With great excitement, we gathered at the Tropical Marine Science Institute
on St. John's Island
to learn more about sea anemones from Dr Daphne Fautin, world authority on sea anemones!
As usual, Dr Daphne explains everything so clearly!
Her introduction begins with this awesome photo of super long anemones!! She says some of ours may be just as long. Indeed, we have field personal experience (of failure) with some anemones that are longer than our arms!
She begins with the basics. And shares some fascinating insights into just what makes a sea anemone a sea anemone. That curly thing in the lower left corner of the photo is a deep sea anemone!
It's also important to know what is NOT a sea anemone. Just because the common name includes the word 'anemone' doesn't mean that it's a true sea anemone. Many animals may LOOK like sea anemones but actually are not.
One of the many interesting things I learnt today from Dr Daphne was that sea anemones are found EVERYWHERE. From the poles to all latitudes, from the shallowest fringes of the sea to the deep oceans! More on her awesome Hexacorallians of the World website
with a great map of the global distribution
of sea anemones.
She also shares MORE about Singapore's sea anemones! From her visits here and her work on our sea anemones, it seems we may have more than 50 different kinds of sea anemones! She shares lots of fascinating information about some of them. She had earlier documented 16 species of anemones on the shores of Singapore, ten of them new occurrence records (here's the paper
We then have a quick look at LIVING sea anemones! There's a bunch in the touch pool at TMSI.
It's a great place to get a hands on look at all kinds of marine life.
She also shows us some cool sea anemones that have settled in the working tanks here.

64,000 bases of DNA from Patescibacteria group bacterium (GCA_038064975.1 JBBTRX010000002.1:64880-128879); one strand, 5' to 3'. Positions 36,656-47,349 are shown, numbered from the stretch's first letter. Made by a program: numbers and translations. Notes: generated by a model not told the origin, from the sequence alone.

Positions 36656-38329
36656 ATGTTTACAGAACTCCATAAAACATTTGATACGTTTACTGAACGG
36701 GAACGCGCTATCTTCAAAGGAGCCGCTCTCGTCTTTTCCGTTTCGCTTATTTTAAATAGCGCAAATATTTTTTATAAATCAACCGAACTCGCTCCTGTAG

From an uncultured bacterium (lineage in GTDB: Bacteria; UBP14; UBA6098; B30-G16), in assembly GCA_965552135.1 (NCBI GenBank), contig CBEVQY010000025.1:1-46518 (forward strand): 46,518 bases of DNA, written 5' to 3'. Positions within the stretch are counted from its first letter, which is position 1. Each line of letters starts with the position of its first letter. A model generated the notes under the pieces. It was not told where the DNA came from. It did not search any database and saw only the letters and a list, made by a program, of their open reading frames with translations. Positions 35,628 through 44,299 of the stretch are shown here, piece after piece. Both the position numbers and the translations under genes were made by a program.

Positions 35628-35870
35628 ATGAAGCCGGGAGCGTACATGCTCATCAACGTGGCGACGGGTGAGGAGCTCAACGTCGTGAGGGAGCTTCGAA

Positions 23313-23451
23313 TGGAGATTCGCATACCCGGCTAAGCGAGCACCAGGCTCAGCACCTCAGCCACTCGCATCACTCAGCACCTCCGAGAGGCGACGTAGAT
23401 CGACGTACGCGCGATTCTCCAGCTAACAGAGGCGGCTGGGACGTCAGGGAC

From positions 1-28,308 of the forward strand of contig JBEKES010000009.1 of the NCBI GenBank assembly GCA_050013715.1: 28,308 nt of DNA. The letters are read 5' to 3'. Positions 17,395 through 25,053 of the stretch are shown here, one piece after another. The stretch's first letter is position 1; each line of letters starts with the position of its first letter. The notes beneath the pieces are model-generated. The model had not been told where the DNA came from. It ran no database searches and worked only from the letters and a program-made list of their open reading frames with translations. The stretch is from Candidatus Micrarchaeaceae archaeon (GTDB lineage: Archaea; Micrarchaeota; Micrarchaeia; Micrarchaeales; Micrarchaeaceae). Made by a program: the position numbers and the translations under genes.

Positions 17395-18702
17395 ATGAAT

And we all have a look at some of the anemones from Changi
that we encountered earlier this morning.
After a lovely chat over delicious kueh-hueh kindly provided by Dr Tan Swee Hee, it's back to learn more about sea anemones. Sea anemones are tricky beasts to identify. She provided a great template which has motivated me to better observe the living sea anemones on our shores!
But the proper way to be very sure of a sea anemone's identity requires a painstaking look at its internal structure. Many anemones look similar from the outside. It is only by looking closely at their insides that we can be more sure about their proper and correct identity. I had a glimpse of the process
during her last trip to Singapore.
As part of the workshop, the full-time participants will be working on three mysterious sea anemones of Singapore. The enigmatic but charismatic 'Strawberry' sea anemone with pretty pink spots, the 'Peachia' sea anemones and the boring but befuddling 'Bob the Blob' anemones.
This is so exciting!!
Of course Dr Daphne shared lots and lots more than I can include in this short post!
It's been a long long day for me that started at 2am. And another early wake up call tomorrow to join the Workshop team in the field. But as usual, Dr Daphne motivates us all to look more closely at the fascinating sea anemones on our shores!The Sea Anemone Workshop
is jointly organised by the Raffles Museum of Biodiversity Research
and the Tropical Marine Science Institute
in conjunction with the National Parks Board, National Biodiversity Centre
and their Comprehensive Marine Biodiversity Survey of Singapore.
If you can't attend the Workshop, do try to catch Dr Daphne's "The Sea Anemone Lecture"on 21 Jun (Tue)
(now rescheduled to 7pm!) to find out more about our sea anemones and the results of the workshop!